- Buccaneers season tickets sold out. Good luck getting a Buccaneers ticket this year. The team announced on Thursday that season tickets for the 2021 season are sold out. This is believed to be the earliest that the Buccaneers have ever sold out of season tickets.
- Ex-NFL commissioner worried about gambling’s impact on the game. Although Roger Goodell has finally decided to embrace gambling, his predecessor still doesn’t think it’s a good idea. Former NFL Commissioner Paul Tagliabue is worried that we could start seeing point-shaving cases now that gambling is everywhere.
- Ryan Fitzpatrick could be Washington’s QB for awhile. Fitzpatrick is 38 years old, which makes it seem like he might not be in the NFL much longer, but don’t tell that to Ron Rivera. The Washington coach thinks Fitz-magic could have a few more good seasons in him, “There’s nothing that says Ryan Fitzpatrick can’t be the guy for a while,” Rivera said. “If this dude continues to play at the level he has and with [Tom] Brady showing everybody that these veteran guys can do it — just ask Phil Mickelson, he’ll tell you — then why not? Why would we want to move on?” Well Ron, you’re going to want to move on because Fitzpatrick has never played well in two consecutive seasons and there’s no reason to think that will change now.
Happy Father’s Day
As someone who writes an NFL newsletter for a living, I would be a horrible son if I didn’t end things here by wishing Happy Father’s Day to my dad, who played 14 years in the NFL. If you’ve ever wondered how I became a huge Bengals homer, it’s because I didn’t have any choice, I was born into it. My dad (Jim Breech) spent 13 years with the team (1980-1992) and 29 years after his retirement, he’s still the Bengals all-time leading scorer.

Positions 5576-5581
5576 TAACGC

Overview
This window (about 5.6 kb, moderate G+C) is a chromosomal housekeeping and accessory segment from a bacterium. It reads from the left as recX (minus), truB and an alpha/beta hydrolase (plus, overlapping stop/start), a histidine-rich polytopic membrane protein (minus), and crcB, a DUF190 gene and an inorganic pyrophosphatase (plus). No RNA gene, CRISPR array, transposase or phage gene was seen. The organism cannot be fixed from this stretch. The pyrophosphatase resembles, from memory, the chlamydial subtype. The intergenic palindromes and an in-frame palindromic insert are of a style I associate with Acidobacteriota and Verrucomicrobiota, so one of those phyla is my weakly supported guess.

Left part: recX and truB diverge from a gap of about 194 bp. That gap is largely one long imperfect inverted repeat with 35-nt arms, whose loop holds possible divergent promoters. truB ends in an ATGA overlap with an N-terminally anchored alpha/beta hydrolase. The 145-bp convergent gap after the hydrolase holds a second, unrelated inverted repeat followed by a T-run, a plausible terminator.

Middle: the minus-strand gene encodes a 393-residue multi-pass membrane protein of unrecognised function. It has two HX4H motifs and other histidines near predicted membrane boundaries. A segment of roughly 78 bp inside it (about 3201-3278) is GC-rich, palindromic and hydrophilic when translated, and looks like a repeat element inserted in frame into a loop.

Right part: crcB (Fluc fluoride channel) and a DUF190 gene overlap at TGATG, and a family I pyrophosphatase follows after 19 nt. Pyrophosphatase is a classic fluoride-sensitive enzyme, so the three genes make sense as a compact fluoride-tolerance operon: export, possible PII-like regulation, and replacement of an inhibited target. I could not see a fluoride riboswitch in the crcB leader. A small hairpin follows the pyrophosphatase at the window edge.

Here are a few other nuggets about his career:
- He holds the NFL record for most overtime kicks without a miss (9-for-9).
- He led the AFC in scoring twice.
- He scored at least one point in 186 consecutive games, which is the third-longest streak in NFL history.
- One of only four kickers in NFL history with multiple field goals of 40 yards or more in a single Super Bowl.
- Second-highest scoring game by a losing kicker in Super Bowl history (10 points in Super Bowl XXIII).
- He currently somehow still holds the honor of being the last Bengals player to score a point in a Bengals playoff win. He is 65, so that kind of tells you how bad the Bengals are at winning playoff games.
He’s also the reason I have a weird obsession with knowing everything there is to know about kicking, so Happy Father’s Day to my dad and every dad who’s reading this.